Forever’s Not So Long. It’s one of those titles that could go either way. It has that gooey, idealistic tone of one of those 90′s movies where tested lovers walk down a desert highway together after a long journey of looking good and learning life lessons to soft rock. My preconceptions became stronger as I found that not only was it American made, but a comedy, two forces that I find often come together in a bad way. So, like any aspiring critic (or wanker who thinks they’re funny), I saw the opportunity for some affable cynicism and began to watch. By the end I had found I was wrong on all accounts, bar it being American and a comedy of course.
We open with couple George (Garrett Murray) and Cindy (Debbie Friedman), frantically packing their possessions. As an audience we arrive at this scenario unaware of their impending doom and as a result their exchanges in this opening scene seem quite surreal. Whilst I now realise this is simply a way of garnering intrigue through mild confusion, my expectations of the film before watching it meant I at first misread the dialogue. ‘Here we go, another bad attempt at zany, spontaneous comedy by the yanks’ I thought. Though to be honest, I can assume most people aren’t so unfair in their judgement.
Without warning, our main man George is run out on by Cindy in a sly and ham-handed manner, and it’s clear there must be a reason for such erratic behaviour. A massive rock shaped reason as it turns out. Yes, it would seem a meteor is hurtling toward America (bloody shame) and is merely hours away from wiping the buggers off the face of the Earth. A sardonic news report reveals to George that the impact zone has now changed to right in the middle of New York city, where he resides. Not only that, but the amount of time it would take to evade the blast of the meteor has now changed dramatically, rendering any attempt at escape futile. Around this time I was starting to question the route the film was going down, it would be all to easy for them to wrap what was so far an average comedy in a thin veil of poignancy. The idea that the end of the world is coming to all of us. The idea that ultimately, all our actions and relationships have extremely limited resonance in the grand scheme of things. It’s a tired, angsty cliche that I think most people will be sick of hearing by now. Luckily, I don’t think this is writer and director Shawn Christopher Morrison’s message here.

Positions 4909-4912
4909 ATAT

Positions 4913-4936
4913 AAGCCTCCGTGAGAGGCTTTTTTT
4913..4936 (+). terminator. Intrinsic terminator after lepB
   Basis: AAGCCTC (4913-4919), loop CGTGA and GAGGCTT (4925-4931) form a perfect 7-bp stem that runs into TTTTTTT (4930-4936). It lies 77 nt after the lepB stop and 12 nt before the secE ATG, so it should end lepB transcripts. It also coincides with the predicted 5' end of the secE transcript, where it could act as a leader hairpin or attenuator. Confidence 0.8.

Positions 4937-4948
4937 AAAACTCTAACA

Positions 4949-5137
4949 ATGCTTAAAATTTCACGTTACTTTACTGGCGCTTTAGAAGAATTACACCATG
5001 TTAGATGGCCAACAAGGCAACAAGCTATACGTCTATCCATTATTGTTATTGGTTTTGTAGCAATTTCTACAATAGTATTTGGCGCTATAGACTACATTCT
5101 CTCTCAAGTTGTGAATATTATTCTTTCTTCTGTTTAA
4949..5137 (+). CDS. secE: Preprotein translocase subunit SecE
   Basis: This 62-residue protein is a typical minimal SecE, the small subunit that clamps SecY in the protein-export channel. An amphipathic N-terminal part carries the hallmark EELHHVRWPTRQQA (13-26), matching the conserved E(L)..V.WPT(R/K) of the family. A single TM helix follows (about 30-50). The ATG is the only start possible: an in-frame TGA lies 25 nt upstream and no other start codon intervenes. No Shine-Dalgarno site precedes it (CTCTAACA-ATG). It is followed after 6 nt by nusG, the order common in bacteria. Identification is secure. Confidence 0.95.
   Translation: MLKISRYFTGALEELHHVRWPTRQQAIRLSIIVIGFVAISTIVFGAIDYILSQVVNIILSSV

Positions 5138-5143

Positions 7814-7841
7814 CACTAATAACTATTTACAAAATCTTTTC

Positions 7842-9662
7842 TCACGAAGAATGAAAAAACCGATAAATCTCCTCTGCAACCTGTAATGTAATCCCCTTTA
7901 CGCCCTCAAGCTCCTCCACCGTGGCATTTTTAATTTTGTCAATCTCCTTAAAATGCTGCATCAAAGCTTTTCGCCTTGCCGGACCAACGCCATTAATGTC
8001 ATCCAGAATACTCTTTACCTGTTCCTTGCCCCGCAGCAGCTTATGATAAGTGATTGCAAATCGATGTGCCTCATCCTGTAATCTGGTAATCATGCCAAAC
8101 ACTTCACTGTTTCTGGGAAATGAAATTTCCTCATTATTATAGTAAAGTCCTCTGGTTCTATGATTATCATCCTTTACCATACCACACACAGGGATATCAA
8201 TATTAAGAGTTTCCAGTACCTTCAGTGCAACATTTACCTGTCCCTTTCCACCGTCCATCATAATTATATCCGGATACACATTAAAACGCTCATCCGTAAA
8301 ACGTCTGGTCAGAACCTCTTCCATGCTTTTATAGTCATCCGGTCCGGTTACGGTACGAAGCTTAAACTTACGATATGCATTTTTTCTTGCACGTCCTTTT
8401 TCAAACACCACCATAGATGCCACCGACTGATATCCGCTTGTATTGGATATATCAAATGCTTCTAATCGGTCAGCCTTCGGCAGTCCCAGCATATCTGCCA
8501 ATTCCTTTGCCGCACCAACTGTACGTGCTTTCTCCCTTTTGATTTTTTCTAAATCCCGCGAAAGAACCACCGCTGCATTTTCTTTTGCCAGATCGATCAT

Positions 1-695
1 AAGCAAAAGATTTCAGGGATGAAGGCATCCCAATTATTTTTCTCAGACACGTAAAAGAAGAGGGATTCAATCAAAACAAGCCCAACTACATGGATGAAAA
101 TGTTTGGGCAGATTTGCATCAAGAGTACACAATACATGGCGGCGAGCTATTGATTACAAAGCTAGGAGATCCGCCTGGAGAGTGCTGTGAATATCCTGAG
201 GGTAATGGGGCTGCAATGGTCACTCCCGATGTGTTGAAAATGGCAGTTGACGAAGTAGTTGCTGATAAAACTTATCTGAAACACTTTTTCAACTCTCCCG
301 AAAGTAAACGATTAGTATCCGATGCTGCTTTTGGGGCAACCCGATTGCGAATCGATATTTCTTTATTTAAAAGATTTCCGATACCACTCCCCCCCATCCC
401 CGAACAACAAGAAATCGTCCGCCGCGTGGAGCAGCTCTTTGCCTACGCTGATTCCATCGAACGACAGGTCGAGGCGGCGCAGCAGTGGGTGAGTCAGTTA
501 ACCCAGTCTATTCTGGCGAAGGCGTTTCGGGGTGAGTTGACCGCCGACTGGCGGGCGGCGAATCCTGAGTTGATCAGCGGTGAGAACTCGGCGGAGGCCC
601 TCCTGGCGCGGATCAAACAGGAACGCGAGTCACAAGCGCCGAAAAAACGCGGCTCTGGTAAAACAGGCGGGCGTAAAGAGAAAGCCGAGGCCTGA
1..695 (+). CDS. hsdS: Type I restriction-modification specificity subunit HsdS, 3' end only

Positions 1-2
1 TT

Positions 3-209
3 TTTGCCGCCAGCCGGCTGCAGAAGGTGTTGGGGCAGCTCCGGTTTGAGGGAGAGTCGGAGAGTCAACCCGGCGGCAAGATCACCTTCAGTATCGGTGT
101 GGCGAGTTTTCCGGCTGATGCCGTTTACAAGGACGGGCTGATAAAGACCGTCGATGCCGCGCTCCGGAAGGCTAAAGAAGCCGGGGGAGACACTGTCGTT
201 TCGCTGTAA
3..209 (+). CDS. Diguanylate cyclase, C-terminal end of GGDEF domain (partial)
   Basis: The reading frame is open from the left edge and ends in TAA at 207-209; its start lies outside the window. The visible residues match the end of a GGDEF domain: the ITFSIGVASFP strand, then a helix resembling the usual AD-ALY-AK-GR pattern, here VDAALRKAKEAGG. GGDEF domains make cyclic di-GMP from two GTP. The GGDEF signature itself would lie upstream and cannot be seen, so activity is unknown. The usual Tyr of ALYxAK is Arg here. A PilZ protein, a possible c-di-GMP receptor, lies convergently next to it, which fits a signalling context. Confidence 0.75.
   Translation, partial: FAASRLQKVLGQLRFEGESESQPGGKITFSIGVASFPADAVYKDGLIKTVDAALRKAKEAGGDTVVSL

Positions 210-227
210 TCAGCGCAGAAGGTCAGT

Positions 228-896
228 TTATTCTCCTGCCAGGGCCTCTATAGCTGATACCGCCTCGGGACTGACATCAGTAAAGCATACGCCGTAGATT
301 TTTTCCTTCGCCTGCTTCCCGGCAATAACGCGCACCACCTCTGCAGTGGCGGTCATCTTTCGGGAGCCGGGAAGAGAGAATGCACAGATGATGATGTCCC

So George decides he’ll spend his last lonely hours of living eating cupcakes in his apartment, and so departs to acquire said treats. Along the way he quite literally bumps into a new friend (Marielena Logsdon), who topples onto him on the pavement. After brushing himself off he begins to barrage her with a callous rant regarding their imminent annihilation. In a somewhat predictable turn of events the pair decide they’d rather spend their remaining hours with a complete stranger than die alone. What follows is a sequence that seems to try and mimic the span of a full romantic relationship within the confines of the time they have left alive. Surprisingly this is done quite well. Their interactions will no doubt remind you of your own relationships, providing moments of humour in their misunderstandings and, to use a sickening adjective, ‘cuteness’ in the typical couple activities they enjoy together.
We draw to a close as the ground suddenly tremors and the pair race to the window to witness the end of days. As they stand side by side I think it’s here where the film’s moral point is truly supposed to come through. George turns to the still unnamed woman and asks if she wants to know his name. Declining his offer, it is obvious that it’s not necessarily the nature or form of companionship that is important, but simply that they had it when it all ended.
At the end of the day the film isn’t riddled with knee slappers, but it is a positive and reassuring little pat on the back when assessing the sometimes harsh notions of life and love, and so for those soppy bastards out there (of which I am one) it’s enjoyable.